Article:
In addition, a reasonable accommodation must be necessary—one that allows an individual with a disability an equal opportunity to enjoy the housing. To determine whether a requested accommodation is necessary, there must be an identifiable connection between the requested accommodation and the individual’s disability.
The FHA recognizes some exceptions to the reasonable accommodation rules. For example, housing providers aren’t required to grant a request for a disability-related accommodation if it’s unreasonable—that is, it would impose an undue financial and administrative burden on the community or result in a fundamental alteration of its operations. Moreover, the FHA doesn’t protect an individual with a disability whose tenancy poses a direct threat to the health or safety of others or substantial physical damage to the property of others, unless the threat may be eliminated or significantly reduced by a reasonable accommodation.
BUSTING SEVEN MYTHS ABOUT ASSISTANCE ANIMALS
Myth #1: All Animals Are Pets
It’s natural to think of all animals as pets, but the law doesn’t see it that way. HUD says that assistance animals are not pets under fair housing law. They’re animals that work, provide assistance, or perform tasks for the benefit of a person with a disability, or provide emotional support that alleviates one or more identified symptoms or effects of a person’s disability, according to HUD.
Since they provide disability-related services, assistance animals are considered to be more like human aides who provide necessary services, assistance, or support for individuals with disabilities. Just as it would be unlawful to refuse access to an aide who provides needed assistance to a resident with a disability, it’s unlawful to ban animals that provide the resident with similar assistance.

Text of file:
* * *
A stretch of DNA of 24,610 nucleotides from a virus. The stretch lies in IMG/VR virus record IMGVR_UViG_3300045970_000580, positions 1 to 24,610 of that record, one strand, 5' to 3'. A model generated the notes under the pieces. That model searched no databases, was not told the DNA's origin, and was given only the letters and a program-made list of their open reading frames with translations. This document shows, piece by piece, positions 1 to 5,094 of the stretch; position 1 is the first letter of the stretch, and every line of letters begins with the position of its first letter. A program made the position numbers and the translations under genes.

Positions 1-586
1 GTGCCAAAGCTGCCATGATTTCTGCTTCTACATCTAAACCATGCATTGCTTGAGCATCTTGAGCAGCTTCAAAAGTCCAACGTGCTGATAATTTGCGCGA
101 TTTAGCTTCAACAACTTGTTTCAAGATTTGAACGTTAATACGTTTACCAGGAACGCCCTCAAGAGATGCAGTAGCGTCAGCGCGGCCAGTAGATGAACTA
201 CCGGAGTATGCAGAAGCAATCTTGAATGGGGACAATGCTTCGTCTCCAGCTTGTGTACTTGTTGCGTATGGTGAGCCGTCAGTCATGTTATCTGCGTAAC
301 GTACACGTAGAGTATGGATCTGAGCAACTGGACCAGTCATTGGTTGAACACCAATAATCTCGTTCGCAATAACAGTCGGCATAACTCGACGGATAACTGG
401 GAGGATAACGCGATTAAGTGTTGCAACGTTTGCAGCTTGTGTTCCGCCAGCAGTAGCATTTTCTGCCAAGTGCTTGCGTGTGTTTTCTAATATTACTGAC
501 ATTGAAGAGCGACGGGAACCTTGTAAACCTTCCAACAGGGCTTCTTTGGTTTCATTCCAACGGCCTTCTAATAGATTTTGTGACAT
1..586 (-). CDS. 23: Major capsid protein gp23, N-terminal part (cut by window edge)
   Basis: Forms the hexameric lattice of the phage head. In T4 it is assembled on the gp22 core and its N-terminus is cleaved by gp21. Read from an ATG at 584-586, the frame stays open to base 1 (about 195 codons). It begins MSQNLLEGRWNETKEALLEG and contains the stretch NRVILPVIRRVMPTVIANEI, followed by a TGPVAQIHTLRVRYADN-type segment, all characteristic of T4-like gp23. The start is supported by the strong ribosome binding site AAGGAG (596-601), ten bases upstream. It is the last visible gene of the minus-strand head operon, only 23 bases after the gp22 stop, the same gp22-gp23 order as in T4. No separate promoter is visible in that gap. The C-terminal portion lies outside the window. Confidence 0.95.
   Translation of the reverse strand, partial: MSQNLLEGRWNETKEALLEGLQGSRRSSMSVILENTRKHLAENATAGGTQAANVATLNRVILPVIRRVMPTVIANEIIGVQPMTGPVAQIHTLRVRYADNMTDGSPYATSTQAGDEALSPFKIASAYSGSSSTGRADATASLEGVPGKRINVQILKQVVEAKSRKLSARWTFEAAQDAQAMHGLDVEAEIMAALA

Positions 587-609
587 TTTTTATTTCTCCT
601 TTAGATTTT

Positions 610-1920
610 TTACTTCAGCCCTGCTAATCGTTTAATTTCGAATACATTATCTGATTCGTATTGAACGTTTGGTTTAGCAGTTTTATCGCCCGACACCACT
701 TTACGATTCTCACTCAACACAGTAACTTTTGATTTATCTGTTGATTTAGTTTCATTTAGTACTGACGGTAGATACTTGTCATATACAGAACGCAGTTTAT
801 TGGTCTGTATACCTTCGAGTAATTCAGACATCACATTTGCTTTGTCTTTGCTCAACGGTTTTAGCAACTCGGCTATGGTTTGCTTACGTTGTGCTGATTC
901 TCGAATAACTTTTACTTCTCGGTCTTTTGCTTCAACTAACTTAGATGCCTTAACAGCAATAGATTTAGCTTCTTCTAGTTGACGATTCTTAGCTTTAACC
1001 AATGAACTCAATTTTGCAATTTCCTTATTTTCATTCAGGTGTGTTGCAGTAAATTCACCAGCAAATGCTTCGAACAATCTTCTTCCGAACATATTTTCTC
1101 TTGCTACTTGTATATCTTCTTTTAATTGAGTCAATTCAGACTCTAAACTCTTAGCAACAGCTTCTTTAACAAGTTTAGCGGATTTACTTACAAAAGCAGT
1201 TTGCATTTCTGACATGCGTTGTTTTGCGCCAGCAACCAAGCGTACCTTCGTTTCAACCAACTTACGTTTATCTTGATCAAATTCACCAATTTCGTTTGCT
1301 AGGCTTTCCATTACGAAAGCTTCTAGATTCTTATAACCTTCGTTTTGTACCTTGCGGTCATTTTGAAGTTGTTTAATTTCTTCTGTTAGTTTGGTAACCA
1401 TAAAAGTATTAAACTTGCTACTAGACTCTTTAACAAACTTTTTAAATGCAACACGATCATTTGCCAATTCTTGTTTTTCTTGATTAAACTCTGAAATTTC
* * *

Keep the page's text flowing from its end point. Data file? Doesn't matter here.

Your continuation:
Communities with no-pet policies are most at risk for fair housing complaints if they enforce the policy to refuse requests for assistance animals. Although you generally are free to adopt whatever rules regarding animals that you believe are appropriate for your community, you may not exclude assistance animals simply because you have a general policy banning pets from your community. Refusing to consider reasonable accommodation requests for an exception to a no-pet policy for an assistance animal could expose your community to the prospects of paying hefty damage awards, not to mention fines and attorney’s fees, for fair housing violations.
Example: In July 2017, a federal appeals court upheld a lower court ruling that requires the owner of an Oregon community to pay a $9,000 civil penalty, along with nearly $170,000 in attorney’s fees and costs for unlawfully denying reasonable accommodation requests for assistance animals.
The lawsuit was based on an investigation by a local advocacy group, which arranged for testers to call the community posing as prospective residents. The phone was answered by a friend of the community’s owner, who was covering the front desk in exchange for being allowed to live there. When the testers asked about living there with “therapy animals” or “assistance animals,” the friend initially said he’d have to check with the owner, but he later told them that the owner wouldn’t allow pets. The court found the community liable for disability discrimination under federal and state fair housing law.